Commodity executive retiring after more than three-decade career

Phil Korson, a stalwart of the Michigan tree fruit industry for more than 30 years, is retiring effective Jan. 1, 2020.

Phil Korson

Phil Korson, a stalwart of the Michigan tree fruit industry for more than 30 years, is retiring effective Jan. 1, 2020.

As executive director of the Michigan Cherry Committee and president of the Cherry Marketing Institute, Korson has helped to shape policy and form partnerships that advance the cherry industry. He’s also been a leader and advocate for plant agriculture across the state.

“Since I joined MSU, Phil has been a wonderful partner and resource,” said Doug Buhler, the director of Michigan State University AgBioResearch. “You simply can’t replace his wealth of knowledge and passion for working on behalf of the cherry industry and the plant agriculture industry as a whole. He has a deep understanding of research and has valued the role that MSU plays in that regard.”

Korson has longstanding ties to MSU as a graduate with a degree in dairy science and management. After a brief post-graduation stint running a dairy operation, he took a job with Michigan Farm Bureau in the Michigan Agricultural Cooperative Marketing Association’s Red Tart Cherry Division. Once he joined the tree fruit world, he never looked back.

Among Korson’s numerous career contributions is Project GREEEN, an initiative he helped to create and one he believes has been an invaluable tool for Michigan’s plant agriculture community.

“Project GREEEN has been unbelievable for our industry, and it’s been supported so well by MSU, growers, commodity organizations and the state of Michigan,” Korson said. “I’ve told a lot of people that I’d like to think we were really smart when we designed Project GREEEN, but the fact is that we are lucky to have a bunch of great people involved.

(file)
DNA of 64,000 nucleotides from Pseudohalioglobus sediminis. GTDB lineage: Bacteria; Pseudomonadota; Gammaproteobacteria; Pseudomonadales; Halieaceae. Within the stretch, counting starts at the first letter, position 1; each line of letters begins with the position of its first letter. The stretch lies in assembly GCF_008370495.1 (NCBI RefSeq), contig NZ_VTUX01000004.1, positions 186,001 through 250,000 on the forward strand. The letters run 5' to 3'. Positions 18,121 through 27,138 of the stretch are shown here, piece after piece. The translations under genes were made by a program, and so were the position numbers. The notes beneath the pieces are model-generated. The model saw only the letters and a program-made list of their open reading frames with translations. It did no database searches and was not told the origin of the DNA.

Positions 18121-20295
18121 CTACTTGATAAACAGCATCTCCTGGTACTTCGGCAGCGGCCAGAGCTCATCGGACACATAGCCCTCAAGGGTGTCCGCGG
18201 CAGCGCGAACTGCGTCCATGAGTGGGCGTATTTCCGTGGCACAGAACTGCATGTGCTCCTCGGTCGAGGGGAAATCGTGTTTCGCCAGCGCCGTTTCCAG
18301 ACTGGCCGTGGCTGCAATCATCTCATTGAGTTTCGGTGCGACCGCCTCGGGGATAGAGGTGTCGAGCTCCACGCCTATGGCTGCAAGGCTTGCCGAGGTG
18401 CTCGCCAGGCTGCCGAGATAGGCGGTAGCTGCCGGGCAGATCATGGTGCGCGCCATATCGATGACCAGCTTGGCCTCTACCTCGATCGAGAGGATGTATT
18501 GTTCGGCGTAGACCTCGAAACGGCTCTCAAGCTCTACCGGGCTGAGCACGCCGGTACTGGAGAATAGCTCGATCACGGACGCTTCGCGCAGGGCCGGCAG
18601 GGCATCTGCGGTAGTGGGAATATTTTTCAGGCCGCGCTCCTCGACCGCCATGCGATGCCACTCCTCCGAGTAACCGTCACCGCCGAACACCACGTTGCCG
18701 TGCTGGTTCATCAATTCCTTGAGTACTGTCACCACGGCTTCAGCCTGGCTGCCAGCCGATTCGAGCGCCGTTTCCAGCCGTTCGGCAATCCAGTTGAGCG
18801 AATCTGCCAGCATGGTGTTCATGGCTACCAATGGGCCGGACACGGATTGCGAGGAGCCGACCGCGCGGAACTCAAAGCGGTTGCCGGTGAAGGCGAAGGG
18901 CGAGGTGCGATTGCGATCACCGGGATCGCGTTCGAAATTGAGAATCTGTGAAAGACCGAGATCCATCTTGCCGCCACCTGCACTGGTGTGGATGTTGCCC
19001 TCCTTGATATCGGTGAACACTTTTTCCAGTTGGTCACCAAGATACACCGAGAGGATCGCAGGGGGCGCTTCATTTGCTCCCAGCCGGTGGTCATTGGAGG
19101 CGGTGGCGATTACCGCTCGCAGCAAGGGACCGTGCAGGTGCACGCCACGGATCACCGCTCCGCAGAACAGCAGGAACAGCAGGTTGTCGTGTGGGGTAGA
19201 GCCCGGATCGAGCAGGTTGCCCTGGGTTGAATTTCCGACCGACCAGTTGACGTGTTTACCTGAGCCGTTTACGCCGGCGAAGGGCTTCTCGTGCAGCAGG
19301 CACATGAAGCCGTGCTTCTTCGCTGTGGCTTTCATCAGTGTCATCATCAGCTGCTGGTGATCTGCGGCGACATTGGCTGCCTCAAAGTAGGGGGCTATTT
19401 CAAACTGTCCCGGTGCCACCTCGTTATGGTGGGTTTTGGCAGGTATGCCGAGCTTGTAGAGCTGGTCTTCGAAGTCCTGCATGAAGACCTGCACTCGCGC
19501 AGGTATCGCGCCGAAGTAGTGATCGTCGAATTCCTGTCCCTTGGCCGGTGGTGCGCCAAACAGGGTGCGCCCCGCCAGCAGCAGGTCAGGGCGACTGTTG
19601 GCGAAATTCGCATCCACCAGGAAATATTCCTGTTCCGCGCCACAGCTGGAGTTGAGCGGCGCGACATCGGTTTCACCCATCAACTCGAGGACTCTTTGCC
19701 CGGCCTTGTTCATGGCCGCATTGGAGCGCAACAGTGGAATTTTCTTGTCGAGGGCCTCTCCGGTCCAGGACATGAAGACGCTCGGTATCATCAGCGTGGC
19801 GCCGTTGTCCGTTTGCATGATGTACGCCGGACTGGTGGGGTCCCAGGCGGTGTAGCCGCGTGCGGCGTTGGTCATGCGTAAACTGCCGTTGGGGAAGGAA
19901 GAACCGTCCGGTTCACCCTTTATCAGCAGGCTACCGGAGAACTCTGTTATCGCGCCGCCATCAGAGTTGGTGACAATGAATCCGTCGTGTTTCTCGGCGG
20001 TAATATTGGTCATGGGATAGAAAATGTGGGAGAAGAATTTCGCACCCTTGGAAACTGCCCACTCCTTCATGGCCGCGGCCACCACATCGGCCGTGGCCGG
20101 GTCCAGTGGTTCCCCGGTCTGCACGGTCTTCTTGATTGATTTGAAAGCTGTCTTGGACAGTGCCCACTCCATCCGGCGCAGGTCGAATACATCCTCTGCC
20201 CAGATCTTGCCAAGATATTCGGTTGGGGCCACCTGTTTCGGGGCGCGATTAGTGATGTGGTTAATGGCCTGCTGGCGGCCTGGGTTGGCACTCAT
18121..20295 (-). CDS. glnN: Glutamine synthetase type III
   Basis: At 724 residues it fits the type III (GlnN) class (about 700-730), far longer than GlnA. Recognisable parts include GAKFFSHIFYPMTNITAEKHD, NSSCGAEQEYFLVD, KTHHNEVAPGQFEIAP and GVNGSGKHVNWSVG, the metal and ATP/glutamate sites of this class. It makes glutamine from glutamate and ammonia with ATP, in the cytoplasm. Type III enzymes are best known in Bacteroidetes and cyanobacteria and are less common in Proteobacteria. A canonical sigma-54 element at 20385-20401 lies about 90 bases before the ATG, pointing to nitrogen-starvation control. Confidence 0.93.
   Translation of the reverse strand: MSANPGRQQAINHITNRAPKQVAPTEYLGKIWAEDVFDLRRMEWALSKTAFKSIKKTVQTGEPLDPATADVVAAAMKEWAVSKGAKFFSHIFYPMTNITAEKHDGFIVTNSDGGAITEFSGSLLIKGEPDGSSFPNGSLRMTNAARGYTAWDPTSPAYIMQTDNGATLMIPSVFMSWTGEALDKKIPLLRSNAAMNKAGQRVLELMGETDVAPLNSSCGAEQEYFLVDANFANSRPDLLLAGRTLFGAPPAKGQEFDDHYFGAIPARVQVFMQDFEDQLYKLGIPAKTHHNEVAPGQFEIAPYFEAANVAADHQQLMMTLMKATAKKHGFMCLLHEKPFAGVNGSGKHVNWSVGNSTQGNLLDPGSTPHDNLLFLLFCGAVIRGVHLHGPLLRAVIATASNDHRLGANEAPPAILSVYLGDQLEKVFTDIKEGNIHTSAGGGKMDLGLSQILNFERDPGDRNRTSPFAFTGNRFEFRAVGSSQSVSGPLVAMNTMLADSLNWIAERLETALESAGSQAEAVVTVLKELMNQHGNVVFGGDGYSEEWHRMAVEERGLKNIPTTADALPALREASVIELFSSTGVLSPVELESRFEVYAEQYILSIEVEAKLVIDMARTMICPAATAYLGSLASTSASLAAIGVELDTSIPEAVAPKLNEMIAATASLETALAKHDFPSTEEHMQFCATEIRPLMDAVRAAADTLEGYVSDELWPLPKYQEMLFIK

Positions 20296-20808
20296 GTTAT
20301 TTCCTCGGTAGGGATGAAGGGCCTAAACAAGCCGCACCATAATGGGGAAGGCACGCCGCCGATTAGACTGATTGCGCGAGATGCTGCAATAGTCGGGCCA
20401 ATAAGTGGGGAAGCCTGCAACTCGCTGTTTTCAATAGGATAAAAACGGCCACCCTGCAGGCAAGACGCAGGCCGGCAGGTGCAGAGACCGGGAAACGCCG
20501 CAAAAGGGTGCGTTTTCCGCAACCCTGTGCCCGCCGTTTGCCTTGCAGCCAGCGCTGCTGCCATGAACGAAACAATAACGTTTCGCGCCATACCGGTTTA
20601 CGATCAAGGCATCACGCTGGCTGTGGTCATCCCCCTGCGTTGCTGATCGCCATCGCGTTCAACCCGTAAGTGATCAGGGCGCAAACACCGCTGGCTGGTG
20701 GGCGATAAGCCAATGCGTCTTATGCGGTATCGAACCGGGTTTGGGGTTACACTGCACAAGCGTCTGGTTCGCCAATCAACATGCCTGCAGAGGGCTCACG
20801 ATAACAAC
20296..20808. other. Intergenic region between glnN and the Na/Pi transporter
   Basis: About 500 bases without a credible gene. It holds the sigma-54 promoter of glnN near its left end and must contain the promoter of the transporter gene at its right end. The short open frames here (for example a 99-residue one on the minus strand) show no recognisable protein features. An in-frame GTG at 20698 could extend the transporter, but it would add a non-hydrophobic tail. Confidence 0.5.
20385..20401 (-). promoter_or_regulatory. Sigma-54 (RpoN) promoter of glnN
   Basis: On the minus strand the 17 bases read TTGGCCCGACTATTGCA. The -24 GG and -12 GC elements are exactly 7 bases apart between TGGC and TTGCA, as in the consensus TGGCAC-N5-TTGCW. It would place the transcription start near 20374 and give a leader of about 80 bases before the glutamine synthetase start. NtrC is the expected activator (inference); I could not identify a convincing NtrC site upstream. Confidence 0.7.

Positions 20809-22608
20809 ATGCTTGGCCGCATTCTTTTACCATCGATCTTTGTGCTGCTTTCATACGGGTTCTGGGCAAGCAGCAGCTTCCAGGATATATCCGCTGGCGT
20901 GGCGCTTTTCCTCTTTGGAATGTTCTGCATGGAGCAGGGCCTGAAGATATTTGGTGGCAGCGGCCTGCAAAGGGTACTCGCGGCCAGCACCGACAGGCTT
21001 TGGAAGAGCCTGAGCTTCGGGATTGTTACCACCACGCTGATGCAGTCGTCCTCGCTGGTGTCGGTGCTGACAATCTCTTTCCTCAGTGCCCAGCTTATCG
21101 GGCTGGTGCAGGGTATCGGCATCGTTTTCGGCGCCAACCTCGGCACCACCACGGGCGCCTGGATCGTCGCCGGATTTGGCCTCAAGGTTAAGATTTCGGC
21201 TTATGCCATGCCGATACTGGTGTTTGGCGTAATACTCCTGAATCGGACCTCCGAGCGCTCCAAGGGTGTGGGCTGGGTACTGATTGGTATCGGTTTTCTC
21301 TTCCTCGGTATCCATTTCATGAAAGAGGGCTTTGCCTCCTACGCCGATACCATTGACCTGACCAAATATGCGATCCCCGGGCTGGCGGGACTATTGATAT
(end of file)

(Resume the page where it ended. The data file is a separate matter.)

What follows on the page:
“The unique thing is that Project GREEEN was built on trust. It takes all of the partners working together to focus on the most relevant topics. We didn’t put specifics in the legislative language. Every year we update our research priorities. It means that were addressing the top issues every year, and that’s been critically important.”

Of MSU AgBioResearch’s 14 off-campus research centers, four are geared heavily toward tree fruit research: the Clarksville Research Center in Clarksville, the Northwest Michigan Horticulture Research Center in Traverse City, the Southwest Michigan Research and Extension Center in Benton Harbor, and the Trevor Nichols Research Center in Fennville.

When years of declining funding at MSU forced leaders to consider consolidation in 2013, Korson was part of a meeting convened by Buhler. The team quickly learned that each center plays a pivotal role in some aspect of tree fruit research.

Building on the success of Project GREEEN, a proposal was developed for a program based on Public Act 232, which allows commodity organizations to form and collect grower funding to advance the industry.

The Michigan Tree Fruit Commission was created in 2014, with a particular focus on upgrading research center infrastructure. Because the partner commodities — apple, cherry, peach and plum — and other collaborating organizations already perform administrative services, every dollar goes toward advancing research capacity and technology. The program helped keep all four research centers open and enabled critical infrastructure and planting updates.

After its first five years, grower approval of a new referendum was needed to continue the program. It passed with overwhelming support.

“Even during challenging economic times, the partners continue to praise programs such as Project GREEEN and the Michigan Tree Fruit Commission,” Korson said. “It’s a great example of the value of these programs, which are set up to flourish long into the future.”


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